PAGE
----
Wednesday, June 20, 2007

What are groundhogs good for?

We have a vegetable garden, a nice one that I spend a lot of effort on. It is enclosed by a deer fence, a rabbit fence, and should be rather safe from groundhogs. But it is not. This year, the groundhogs (at least 2, one that is a giant), has devoured all our bean plants, lots of lettuce, some pepper plants, an amazong amount of strawberries, and all the flower buds of the poppies (wonder if they got high on that?).

We have tried to trap them, but they have managed to get the bait and out of the trap before it snaps shut 4 times now! I don't understand it. We even tied the apple to the roof inside the trap so they couldn't just snatch the bait and get out quickly. Either the trap is broken, but then why does it snap shut after?, or the groundhog is too smart. This is turning into a major problem, I wonder what alternative methods that will work... Carbon monoxide poisoning, cat litter down the nest holes, smoke bombs, drowning in garden ponds? The large groundhog is one that survived our capturing attempts last year too, maybe he is ready to die of old age soon. Probably just wishful thinking.

Groundshogs are vegetarians so in our garden we don't need them (at least they could have eaten japanese beetles or voles). Also, they dig, dig, dig, and destroy the foundation to our barn, and my flower bed. Last year they decided to put their hole right were I had planted a new shrub. After a month, no shrub was to be seen, only a hole.

Facts: Groundhogs are a pest. Groundhogs belong to the squirrel family. Groundhogs can live anywhere, but not in our garden.


PP said...

I guess they are good for this:

Groundhog Roundup
By Belly Buddy David Lauterbach

Are you hankerin' for some hog? Get on board with the latest health craze in the nation and dig in to some groundhog.

We rounded up three of the most popular groundhog recipes on the web for your enjoyment... not your eatin' enjoyment- your readin' enjoyment.

Actually I'm quite surprised that anyone with a computer and the intelligence to get on the web was able to share these with us, but here they are. Technology is useful in so many ways.

Trailer Park Groundhog

Take gun (.22 cal is good). Load with bullets and accurately fire at head [Ed. Note: We're assuming the groundhog's head, not your own].

Skin groundhog and gut him. Clean out carcass with waterhose.

Cut critter into quarters.

Make up a big batch of your favorite marinade (make sure it has oil and vinegar to help tenderize the groundhog).

Throw marinade and critter pieces into plastic trash bag and marinade around 2 to 3 days in the refrigerator.

Take out marinated critter pieces and throw on the grill on low heat. Cook until rare to medium rare. Do not overcook, critter will dry out.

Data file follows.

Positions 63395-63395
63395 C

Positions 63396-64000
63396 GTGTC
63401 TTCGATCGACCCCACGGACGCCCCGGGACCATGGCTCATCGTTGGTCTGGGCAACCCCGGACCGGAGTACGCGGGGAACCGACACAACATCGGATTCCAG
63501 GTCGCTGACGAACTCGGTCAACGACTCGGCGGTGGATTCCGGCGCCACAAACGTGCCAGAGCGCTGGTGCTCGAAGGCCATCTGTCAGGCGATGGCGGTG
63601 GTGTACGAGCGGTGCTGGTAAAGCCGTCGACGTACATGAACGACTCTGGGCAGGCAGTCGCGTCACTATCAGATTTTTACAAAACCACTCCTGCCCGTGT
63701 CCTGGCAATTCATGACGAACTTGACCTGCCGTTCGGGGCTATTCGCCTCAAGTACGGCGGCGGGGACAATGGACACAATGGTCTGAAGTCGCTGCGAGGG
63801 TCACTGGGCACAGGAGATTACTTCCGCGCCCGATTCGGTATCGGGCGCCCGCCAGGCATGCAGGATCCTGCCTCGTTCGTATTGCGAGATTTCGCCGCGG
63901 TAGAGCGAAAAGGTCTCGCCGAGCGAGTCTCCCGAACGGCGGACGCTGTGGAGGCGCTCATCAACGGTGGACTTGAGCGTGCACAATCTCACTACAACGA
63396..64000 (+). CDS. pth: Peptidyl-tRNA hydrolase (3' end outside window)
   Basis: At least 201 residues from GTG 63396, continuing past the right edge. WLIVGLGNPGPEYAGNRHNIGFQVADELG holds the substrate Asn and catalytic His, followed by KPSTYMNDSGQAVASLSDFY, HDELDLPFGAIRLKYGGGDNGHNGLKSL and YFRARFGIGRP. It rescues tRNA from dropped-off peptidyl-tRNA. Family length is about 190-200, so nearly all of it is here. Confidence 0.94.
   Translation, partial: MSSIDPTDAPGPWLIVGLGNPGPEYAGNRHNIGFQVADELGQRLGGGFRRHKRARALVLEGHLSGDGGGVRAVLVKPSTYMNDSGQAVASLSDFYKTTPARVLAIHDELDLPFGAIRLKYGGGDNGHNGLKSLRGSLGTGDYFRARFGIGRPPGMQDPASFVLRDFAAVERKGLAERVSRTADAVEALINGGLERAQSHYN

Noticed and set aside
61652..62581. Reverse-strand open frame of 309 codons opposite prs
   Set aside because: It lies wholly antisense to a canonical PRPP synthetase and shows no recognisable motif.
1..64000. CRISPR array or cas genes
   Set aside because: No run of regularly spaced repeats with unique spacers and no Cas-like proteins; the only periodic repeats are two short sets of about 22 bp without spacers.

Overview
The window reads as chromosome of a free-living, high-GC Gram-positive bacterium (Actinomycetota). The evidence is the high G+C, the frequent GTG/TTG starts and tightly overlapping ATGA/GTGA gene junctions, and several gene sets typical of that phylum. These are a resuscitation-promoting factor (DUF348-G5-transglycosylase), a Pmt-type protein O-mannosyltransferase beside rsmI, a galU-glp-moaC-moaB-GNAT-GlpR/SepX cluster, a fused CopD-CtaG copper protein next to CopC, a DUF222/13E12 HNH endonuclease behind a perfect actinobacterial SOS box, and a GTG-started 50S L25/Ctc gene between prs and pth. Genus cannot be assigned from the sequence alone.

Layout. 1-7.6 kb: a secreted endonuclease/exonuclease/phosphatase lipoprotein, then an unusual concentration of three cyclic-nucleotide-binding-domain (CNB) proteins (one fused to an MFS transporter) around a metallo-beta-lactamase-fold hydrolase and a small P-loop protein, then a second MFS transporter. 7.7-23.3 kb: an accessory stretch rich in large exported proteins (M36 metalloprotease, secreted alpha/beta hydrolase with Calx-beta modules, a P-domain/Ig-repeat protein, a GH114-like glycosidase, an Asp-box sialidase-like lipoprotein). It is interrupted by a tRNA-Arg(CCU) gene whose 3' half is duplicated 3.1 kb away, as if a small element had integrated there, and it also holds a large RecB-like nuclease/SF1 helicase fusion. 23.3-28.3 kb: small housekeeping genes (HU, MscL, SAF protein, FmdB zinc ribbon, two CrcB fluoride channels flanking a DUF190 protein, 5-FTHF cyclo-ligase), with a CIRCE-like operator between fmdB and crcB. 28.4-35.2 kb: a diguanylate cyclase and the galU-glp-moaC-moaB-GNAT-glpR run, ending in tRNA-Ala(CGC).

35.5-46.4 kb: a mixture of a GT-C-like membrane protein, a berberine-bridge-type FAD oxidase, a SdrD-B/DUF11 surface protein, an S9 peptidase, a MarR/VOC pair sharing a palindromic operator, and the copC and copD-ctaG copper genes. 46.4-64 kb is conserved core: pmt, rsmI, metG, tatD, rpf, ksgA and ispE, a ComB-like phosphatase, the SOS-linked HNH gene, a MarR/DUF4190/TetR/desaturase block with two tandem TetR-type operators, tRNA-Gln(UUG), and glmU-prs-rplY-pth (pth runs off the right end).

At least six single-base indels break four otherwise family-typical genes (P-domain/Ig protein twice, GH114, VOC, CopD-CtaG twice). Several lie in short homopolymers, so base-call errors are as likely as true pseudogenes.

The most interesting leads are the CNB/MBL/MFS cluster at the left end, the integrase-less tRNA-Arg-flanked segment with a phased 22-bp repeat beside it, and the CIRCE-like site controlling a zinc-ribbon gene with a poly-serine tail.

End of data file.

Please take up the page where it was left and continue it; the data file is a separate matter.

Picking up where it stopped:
And no one likes their critter dry.

Country-Style Groundhog

1 groundhog
1/2 c. flour
1/4 tsp. salt
1/4 tsp. pepper
1/4 c. cooking oil
1/2 tsp. sugar

Clean and skin as soon as possible. Remove all sent glands. Cut off head, feet and tail. Cure in cool place by suspending from hook approximately 4 days.

When ready to cook, lard according to recipe.

Dress groundhog as you would a rabbit, removing the small sacs in the back and under the forearm. Soak groundhog overnight in salted water to remove wild flavor.

Combine flour, salt and pepper; rub into groundhog pieces. Brown grounhog in hot oil in skillet; sprinkle with sugar. Reduce heat and add 1/2 cup water. Cover and simmer for about 30 minutes or until tender. Remove cover and cook for 10 minutes longer.

Boil & Bake Groundhog from "Cookin' With Home Storage" by Peggy Layton and Vicki Tate.

Skin and clean the groundhog. Boil until tender. Remove from the water and season with salt, pepper and red pepper. Bake in an oven at 350°F. or cook over an open fire.

LS said...

I am not planning to eat that groundhog if we manage to catch him! I wonder what my brother would do in this situation - he always has drastic but innovative solutions.

EH said...

Are there no "pest control" agencies around? Can´t you have someone dig them out, maybe with a nasty snarling dog or something! Look around for help!

And dig the fence down around the kitchen garden, I know it´s hard work but it might be worth the effort!

EH said...

Are there no "pest control" agencies around? Can´t you have someone dig them out, maybe with a nasty snarling dog or something! Look around for help!

And dig the fence down around the kitchen garden, I know it´s hard work but it might be worth the effort!

LS said...

AS far as I konw, the 'animal control' in the township will catch them if you pay, and they will kill them. But I am not sure, groundshogs are so common that some townships don't deal with them at all.

I know, a fence that go down under the soil would be good - but right now they have been getting in under tha gate to the garden, so that wouldn't have helped. They are tricky bastards.

AnS said...

Have you tried to put sour herring in the hole. They did it in Bergianska garden in Stockholm to brought away "mullsork"some sort of big rats. It works and they are gone.

O.K. said...

How about an old and tried solution instead of something innovative and drastic? Maybe you can take inspiration from "The hanging gardens of Babylon". Could perhaps be a little labor-intensive...

LS said...

O.K., when are you coming over to help us with those new hanging gardens?

O.K. said...

Don't you practice levitation in your yoga-classes? :)

LS said...

levitation - not for groundhogs! They are no good at that, too low on a center of gravity for that! :)

O.K. said...

I was thinking of levitating gardens, not pigs flying. Sorry, I mean groundhogs. :)